# Intuitive understanding of the irreps like Wigner-D matrix?

Wikipedia defines Wigner D-matrix as an irreducible representation of groups SU(2) and SO(3). What is a good way to visualize this representation? Is there any physical system which can be kept in mind as a simple example of the same?

A general explanation of the idea of irreps, beyond just the Wigner-D matrix, would be appreciated.

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I explained it in my answer here: physics.stackexchange.com/questions/10403/… . The irreps are symmetric tensors of SU(2), and the D-matrices are just a particular basis for writing the symmetric tensor in terms of the number of "1" indices. When you're doing anything, it's always easier with the tensor representation, there is nothing to memorize then. –  Ron Maimon Aug 23 '13 at 1:38

Yes. Consider a single spin $1/2$ particle, like an electron. In this case, the matrix will be $2$-by-$2$ since its a representation of $\mathrm{SU}(2)$ acting on the two-dimensional spin-$1/2$ Hilbert space. The idea here is that when you rotate the physical system by a rotation $R$ say, then the spin state "rotates" as well (the states in the Hilbert space "rotate" into each other if you will) as follows: \begin{align} |\tfrac{1}{2},m'\rangle\longrightarrow D^{1/2}_{m,m'}|\tfrac{1}{2},m'\rangle \end{align} In fact, for a rotation by an angle $\theta$ about the unit vector $\mathbf n = (n_x, n_y, n_z)$, we have \begin{align} (D^{1/2}_{m,m'})=\begin{pmatrix} \cos\frac{\theta}{2}-in_z\sin\frac{\theta}{2} & (-n_y-in_x)\sin\frac{\theta}{2} \\ (n_y-in_x)\sin\frac{\theta}{2} & \cos\frac{\theta}{2}+in_z\sin\frac{\theta}{2} \\ \end{pmatrix} \end{align} so that when $\theta = 0$, this is the identity matrix; nothing happens to the state, while when $\theta = 2\pi$ (a full rotation), this matrix is $-1$ times the identity, and the state therefore rotates into itself multiplied by $-1$; pretty strange isn't it?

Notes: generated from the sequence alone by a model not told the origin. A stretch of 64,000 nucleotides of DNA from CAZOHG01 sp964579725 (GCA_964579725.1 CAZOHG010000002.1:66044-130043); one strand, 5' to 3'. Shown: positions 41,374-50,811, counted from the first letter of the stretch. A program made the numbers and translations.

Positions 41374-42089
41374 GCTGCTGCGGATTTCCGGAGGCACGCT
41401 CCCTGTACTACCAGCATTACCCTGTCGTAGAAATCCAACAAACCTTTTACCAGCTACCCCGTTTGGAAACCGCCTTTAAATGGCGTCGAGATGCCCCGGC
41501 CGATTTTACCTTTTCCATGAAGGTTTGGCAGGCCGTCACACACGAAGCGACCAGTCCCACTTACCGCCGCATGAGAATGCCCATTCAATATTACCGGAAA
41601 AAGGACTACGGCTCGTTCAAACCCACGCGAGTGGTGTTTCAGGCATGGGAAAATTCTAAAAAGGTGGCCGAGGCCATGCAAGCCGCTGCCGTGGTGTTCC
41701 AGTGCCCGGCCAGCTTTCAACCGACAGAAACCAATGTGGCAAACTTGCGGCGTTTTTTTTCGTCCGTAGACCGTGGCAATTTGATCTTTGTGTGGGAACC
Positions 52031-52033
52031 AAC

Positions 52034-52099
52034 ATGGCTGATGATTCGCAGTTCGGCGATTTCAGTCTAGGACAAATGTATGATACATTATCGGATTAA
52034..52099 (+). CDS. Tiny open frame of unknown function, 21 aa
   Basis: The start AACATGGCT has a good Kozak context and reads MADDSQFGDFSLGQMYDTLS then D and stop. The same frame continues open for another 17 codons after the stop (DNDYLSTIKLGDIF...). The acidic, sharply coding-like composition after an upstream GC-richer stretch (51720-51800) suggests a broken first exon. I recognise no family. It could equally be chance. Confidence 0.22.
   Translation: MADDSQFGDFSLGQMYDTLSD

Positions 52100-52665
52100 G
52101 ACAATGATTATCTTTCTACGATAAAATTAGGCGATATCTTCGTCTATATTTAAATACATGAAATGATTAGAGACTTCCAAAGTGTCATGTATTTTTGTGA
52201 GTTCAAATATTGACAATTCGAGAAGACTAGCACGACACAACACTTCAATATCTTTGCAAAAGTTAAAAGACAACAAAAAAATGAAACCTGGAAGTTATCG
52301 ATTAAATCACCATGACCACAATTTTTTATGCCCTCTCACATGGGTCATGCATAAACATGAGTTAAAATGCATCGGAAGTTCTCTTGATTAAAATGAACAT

This is an extremely broad question. The general idea behind a representation of a group $G$ is that it is a mapping that assigns an invertible matrix $D(g)$ to each group element $g$ such that the group structure is preserved (the technical term for this is that it is a group homomorphism). The representation is said to be irreducible if it has no nontrivial invariant subspaces. Concretely, this means that there is no similarity transformation that puts all of the representation matrices into block diagonal form.